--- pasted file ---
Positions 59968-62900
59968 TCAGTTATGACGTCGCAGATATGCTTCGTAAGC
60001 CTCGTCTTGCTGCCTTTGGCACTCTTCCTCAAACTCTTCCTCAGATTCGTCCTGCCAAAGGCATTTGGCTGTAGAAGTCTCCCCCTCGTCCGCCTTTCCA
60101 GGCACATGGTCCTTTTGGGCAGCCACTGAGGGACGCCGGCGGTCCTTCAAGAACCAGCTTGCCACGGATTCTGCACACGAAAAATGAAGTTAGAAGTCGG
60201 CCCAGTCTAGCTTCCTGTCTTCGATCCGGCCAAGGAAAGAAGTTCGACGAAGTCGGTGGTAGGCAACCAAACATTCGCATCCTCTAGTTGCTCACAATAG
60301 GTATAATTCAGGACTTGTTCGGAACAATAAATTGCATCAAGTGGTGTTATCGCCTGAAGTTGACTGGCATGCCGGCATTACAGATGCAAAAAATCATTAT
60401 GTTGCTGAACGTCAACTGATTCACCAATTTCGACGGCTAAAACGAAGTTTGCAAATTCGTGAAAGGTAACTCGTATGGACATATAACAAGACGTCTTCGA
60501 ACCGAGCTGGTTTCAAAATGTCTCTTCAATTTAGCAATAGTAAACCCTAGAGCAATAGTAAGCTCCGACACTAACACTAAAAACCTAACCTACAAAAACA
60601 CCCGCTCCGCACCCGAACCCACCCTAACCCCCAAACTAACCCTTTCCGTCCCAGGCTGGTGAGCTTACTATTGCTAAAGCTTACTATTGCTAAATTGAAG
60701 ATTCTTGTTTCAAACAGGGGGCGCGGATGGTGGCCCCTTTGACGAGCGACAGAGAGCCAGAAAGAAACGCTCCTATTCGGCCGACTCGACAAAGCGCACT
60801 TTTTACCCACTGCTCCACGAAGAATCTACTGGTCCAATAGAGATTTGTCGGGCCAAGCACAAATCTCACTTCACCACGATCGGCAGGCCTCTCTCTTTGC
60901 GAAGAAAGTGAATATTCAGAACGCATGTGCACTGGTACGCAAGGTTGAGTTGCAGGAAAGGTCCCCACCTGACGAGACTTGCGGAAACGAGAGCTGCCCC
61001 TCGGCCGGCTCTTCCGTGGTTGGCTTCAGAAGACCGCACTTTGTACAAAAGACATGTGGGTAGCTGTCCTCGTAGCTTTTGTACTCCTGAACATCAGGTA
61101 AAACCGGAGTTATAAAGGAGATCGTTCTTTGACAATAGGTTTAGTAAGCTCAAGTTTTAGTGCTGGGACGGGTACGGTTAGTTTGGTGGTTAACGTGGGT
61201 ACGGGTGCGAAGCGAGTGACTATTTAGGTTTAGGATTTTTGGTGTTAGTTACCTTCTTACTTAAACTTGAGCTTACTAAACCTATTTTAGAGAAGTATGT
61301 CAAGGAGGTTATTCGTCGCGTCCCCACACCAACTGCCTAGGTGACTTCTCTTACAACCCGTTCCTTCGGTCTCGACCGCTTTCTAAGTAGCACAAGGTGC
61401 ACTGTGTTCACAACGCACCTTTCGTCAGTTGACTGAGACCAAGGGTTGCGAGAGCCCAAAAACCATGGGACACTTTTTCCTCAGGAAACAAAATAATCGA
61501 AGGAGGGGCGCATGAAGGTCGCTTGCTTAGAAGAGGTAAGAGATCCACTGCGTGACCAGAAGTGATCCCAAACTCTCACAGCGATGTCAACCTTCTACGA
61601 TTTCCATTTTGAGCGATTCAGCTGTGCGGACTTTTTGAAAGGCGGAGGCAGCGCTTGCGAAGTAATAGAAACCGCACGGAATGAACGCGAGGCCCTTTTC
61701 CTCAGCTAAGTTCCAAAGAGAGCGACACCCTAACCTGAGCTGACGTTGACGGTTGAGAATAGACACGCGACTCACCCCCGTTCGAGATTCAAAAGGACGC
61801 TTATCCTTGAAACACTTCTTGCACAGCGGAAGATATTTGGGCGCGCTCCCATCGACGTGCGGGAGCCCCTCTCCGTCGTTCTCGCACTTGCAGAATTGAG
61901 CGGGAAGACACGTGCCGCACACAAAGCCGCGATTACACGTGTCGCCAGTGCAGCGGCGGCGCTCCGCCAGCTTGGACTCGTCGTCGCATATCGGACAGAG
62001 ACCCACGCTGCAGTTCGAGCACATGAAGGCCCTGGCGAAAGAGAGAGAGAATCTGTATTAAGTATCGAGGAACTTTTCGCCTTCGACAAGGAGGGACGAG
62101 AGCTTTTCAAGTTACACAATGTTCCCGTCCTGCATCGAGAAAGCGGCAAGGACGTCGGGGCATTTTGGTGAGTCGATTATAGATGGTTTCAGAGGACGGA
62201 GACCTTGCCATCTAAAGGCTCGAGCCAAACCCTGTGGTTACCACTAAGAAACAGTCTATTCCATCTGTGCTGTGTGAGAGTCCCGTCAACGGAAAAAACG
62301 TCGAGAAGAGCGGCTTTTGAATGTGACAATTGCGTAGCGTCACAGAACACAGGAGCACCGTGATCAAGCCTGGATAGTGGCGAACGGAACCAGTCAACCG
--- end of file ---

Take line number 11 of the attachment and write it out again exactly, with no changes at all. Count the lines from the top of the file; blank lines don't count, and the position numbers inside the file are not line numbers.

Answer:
60801 TTTTACCCACTGCTCCACGAAGAATCTACTGGTCCAATAGAGATTTGTCGGGCCAAGCACAAATCTCACTTCACCACGATCGGCAGGCCTCTCTCTTTGC